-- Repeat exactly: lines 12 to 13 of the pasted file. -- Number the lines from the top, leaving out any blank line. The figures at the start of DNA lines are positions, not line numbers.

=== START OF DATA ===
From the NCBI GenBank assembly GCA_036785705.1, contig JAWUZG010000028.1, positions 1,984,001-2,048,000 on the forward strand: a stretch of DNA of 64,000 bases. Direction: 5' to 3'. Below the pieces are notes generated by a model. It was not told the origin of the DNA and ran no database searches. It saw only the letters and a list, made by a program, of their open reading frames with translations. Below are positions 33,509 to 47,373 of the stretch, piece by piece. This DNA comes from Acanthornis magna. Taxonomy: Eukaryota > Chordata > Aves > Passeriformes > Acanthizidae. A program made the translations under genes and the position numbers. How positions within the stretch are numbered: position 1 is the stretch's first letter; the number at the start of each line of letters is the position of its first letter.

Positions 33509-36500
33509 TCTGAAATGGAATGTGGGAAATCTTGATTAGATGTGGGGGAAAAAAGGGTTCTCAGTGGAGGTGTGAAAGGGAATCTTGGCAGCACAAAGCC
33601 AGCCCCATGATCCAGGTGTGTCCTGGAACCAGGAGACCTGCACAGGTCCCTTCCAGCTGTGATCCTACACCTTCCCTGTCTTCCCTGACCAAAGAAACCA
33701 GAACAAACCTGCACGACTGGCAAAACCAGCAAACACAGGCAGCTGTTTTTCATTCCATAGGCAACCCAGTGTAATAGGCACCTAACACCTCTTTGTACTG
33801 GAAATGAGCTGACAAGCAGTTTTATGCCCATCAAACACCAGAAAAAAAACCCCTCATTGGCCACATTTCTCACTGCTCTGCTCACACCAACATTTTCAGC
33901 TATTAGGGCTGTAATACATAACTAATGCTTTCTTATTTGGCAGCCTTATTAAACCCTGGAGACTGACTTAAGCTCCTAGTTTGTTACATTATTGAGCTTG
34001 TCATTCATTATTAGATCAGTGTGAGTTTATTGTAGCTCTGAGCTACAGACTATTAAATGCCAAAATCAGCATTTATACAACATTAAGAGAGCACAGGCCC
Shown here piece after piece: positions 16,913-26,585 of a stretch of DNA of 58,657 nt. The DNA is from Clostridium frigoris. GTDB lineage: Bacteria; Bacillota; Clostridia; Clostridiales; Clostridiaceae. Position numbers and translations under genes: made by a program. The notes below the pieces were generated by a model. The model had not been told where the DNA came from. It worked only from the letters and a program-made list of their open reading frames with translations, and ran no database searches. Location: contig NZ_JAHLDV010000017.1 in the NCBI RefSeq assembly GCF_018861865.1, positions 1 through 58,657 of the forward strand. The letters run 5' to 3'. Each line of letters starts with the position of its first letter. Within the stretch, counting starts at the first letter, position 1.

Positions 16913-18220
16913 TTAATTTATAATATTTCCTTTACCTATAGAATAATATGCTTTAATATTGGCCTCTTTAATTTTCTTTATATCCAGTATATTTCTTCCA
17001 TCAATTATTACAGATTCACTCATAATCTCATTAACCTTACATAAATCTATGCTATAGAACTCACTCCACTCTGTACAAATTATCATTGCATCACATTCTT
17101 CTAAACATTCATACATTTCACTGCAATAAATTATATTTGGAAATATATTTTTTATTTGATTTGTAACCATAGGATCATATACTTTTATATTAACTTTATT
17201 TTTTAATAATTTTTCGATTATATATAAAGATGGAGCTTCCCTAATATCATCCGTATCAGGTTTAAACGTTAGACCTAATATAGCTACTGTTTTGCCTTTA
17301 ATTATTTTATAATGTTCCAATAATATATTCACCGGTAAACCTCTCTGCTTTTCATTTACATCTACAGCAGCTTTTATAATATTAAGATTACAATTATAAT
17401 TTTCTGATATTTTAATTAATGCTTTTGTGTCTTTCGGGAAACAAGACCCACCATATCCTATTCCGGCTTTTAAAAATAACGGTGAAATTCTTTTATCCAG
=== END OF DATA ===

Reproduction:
17001 TCAATTATTACAGATTCACTCATAATCTCATTAACCTTACATAAATCTATGCTATAGAACTCACTCCACTCTGTACAAATTATCATTGCATCACATTCTT
17101 CTAAACATTCATACATTTCACTGCAATAAATTATATTTGGAAATATATTTTTTATTTGATTTGTAACCATAGGATCATATACTTTTATATTAACTTTATT